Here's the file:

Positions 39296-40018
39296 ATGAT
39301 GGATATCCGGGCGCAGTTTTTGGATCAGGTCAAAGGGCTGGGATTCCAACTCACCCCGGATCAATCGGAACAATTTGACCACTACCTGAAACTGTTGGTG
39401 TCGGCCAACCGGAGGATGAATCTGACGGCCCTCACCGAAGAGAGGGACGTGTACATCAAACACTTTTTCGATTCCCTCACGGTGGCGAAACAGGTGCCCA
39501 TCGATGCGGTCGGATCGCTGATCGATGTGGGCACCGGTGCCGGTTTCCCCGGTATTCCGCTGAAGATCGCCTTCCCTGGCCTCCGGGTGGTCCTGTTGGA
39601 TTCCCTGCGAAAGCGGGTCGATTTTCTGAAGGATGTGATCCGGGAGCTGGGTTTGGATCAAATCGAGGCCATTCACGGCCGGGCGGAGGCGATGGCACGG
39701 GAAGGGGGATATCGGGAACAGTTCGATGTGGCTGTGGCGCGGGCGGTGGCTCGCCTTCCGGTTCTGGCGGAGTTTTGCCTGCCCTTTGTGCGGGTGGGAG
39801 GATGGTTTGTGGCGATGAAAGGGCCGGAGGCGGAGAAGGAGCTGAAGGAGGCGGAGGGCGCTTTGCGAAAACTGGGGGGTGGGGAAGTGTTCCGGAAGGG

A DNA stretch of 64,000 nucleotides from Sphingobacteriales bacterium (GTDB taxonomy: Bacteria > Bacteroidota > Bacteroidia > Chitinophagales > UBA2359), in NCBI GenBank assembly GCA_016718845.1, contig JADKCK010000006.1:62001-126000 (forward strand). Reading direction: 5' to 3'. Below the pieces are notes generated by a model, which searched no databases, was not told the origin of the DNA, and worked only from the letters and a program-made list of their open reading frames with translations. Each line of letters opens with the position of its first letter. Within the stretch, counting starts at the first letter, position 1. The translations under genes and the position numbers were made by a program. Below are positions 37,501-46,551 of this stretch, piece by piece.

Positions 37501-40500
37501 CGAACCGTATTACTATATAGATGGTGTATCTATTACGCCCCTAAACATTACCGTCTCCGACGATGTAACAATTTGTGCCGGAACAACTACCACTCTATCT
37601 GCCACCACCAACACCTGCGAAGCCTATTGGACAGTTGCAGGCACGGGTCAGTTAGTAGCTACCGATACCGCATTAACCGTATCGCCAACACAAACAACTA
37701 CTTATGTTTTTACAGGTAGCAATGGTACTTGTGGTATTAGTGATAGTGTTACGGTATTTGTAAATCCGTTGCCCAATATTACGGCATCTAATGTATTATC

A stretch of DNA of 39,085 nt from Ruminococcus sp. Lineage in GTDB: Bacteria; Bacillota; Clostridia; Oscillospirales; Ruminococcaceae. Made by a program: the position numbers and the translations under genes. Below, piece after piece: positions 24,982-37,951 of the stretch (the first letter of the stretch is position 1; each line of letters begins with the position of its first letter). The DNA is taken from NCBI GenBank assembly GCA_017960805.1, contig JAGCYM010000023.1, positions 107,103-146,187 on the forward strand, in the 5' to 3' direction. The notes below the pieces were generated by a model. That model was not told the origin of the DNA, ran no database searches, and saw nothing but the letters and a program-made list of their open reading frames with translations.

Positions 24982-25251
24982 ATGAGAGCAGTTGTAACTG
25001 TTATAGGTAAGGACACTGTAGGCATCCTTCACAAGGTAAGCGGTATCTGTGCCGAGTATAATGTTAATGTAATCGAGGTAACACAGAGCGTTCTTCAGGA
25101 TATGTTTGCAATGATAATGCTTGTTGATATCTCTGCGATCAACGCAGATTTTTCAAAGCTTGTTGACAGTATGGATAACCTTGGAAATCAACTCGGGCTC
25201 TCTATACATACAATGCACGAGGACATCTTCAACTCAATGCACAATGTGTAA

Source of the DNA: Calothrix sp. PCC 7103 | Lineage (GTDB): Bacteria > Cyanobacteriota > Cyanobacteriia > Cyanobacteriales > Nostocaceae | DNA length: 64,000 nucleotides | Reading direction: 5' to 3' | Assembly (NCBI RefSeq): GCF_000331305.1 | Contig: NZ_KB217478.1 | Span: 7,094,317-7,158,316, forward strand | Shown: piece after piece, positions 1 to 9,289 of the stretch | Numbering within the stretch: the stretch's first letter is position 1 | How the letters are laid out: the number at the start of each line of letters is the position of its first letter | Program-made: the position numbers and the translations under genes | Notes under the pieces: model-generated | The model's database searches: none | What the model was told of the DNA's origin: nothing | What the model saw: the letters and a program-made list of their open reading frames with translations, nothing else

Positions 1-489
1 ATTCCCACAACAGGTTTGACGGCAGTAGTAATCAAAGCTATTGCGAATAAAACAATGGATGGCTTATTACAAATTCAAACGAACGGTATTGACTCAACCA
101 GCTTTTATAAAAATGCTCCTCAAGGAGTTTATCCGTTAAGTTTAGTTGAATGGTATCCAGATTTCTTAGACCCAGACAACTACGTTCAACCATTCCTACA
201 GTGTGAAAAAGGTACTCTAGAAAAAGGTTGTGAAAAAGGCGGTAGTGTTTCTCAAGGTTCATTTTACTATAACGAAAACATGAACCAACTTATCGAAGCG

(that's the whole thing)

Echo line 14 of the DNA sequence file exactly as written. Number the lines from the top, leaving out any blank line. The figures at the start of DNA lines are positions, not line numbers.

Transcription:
A stretch of DNA of 39,085 nt from Ruminococcus sp. Lineage in GTDB: Bacteria; Bacillota; Clostridia; Oscillospirales; Ruminococcaceae. Made by a program: the position numbers and the translations under genes. Below, piece after piece: positions 24,982-37,951 of the stretch (the first letter of the stretch is position 1; each line of letters begins with the position of its first letter). The DNA is taken from NCBI GenBank assembly GCA_017960805.1, contig JAGCYM010000023.1, positions 107,103-146,187 on the forward strand, in the 5' to 3' direction. The notes below the pieces were generated by a model. That model was not told the origin of the DNA, ran no database searches, and saw nothing but the letters and a program-made list of their open reading frames with translations.